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Former Marine turned to farming and helps other vets do the same

Farm (Jennifer Beebe/Pixabay)

When Anne Devin returned to civilian life after a 27-year career in the United States Marine Corps, she was met with a question many veterans face.

What’s next?

“At one point in our life we all had the same thing in common. We said yes to our country,” said Devin, who rose to the Marine rank of colonel. “With voluntary service (since 1973), we all made the same decision. We stepped up to that line, raised our right hand, and swore to protect our country.

“When we return, it’s about having a purpose and finding our way to our next ‘Yes.’ ”

For Devin and her husband, Tim (also a retired Marine), the answer was to buy a farm in Waldo County. From the start, they envisioned that a part of their post-military career would include assisting other veterans as they transitioned to an agricultural career.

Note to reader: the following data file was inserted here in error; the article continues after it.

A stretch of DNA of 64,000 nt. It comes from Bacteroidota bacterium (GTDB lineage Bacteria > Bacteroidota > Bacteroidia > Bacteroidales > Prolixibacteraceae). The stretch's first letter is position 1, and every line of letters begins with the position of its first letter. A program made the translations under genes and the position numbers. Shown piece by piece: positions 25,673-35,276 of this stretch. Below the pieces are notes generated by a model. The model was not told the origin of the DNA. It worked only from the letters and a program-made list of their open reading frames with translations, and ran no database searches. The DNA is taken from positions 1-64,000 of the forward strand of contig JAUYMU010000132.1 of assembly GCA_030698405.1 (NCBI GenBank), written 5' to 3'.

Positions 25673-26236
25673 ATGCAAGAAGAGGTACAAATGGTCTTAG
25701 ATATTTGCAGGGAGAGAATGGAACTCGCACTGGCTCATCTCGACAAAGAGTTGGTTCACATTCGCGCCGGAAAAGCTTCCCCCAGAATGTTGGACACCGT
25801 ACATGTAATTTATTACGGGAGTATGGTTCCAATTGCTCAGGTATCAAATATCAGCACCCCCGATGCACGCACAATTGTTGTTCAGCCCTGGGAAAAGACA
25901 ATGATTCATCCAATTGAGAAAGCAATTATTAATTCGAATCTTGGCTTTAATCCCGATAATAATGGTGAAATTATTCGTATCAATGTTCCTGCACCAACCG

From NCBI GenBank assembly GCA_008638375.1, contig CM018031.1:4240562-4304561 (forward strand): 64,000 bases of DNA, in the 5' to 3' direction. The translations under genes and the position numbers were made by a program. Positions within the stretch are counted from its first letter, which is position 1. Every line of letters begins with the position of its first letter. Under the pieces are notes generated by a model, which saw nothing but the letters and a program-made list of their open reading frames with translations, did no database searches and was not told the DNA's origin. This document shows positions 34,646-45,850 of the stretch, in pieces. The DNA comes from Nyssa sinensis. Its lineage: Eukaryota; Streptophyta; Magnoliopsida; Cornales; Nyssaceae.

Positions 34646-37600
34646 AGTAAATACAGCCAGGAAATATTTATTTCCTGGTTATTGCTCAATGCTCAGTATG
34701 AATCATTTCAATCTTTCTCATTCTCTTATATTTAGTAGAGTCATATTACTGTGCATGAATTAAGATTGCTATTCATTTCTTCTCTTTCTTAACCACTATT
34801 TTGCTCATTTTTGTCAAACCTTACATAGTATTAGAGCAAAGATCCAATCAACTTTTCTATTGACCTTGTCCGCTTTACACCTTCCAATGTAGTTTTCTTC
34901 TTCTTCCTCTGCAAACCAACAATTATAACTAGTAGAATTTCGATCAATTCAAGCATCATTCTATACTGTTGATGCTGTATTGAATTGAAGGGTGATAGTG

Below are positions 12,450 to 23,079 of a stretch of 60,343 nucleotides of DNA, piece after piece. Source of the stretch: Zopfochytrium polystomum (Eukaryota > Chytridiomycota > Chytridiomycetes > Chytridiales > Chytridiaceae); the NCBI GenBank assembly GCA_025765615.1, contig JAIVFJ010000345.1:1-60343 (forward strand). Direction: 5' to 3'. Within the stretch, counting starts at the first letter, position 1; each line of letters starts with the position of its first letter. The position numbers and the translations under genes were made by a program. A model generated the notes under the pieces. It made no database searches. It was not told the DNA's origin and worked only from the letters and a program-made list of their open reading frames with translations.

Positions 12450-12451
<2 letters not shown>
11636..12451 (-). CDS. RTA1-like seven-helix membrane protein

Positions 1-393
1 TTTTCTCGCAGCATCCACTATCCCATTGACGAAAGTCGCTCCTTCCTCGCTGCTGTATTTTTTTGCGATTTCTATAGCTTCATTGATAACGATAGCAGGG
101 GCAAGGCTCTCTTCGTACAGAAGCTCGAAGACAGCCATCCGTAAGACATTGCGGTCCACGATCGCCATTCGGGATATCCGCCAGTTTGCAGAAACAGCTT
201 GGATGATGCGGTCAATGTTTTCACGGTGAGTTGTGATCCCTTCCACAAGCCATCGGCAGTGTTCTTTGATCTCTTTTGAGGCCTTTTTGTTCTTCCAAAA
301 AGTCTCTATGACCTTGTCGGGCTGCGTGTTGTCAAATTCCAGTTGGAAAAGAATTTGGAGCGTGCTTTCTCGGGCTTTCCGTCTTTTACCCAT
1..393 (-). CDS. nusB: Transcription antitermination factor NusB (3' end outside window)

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For the past year, Anne Devin has been the veteran outreach coordinator for the University of Maine Cooperative Extension AgrAbility program, which provides farmers help overcoming disabilities, both physical and emotional.

She has identified about 250 veterans or veteran spouses in Maine who are either actively farming or have indicated an interest in agriculture. Devin’s job is to help guide them to success, even if they are reticent to ask for help.

“That’s where I’m finding my sweet spot, both personally and professionally,” she said. “It’s to network with veterans and make sure they have the appropriate resources.”

Sometimes that help can be something as simple as providing an ergonomic handle to a garden tool, or adaptive steps on a tractor to help an injured vet with limited motor function.

“But it’s not so much loss of limb or amputation but depression, traumatic brain injury, PTSD – that mental health piece,” Devin said. “Things like the mental fatigue (are) very hard, and it’s hard for any farmer.”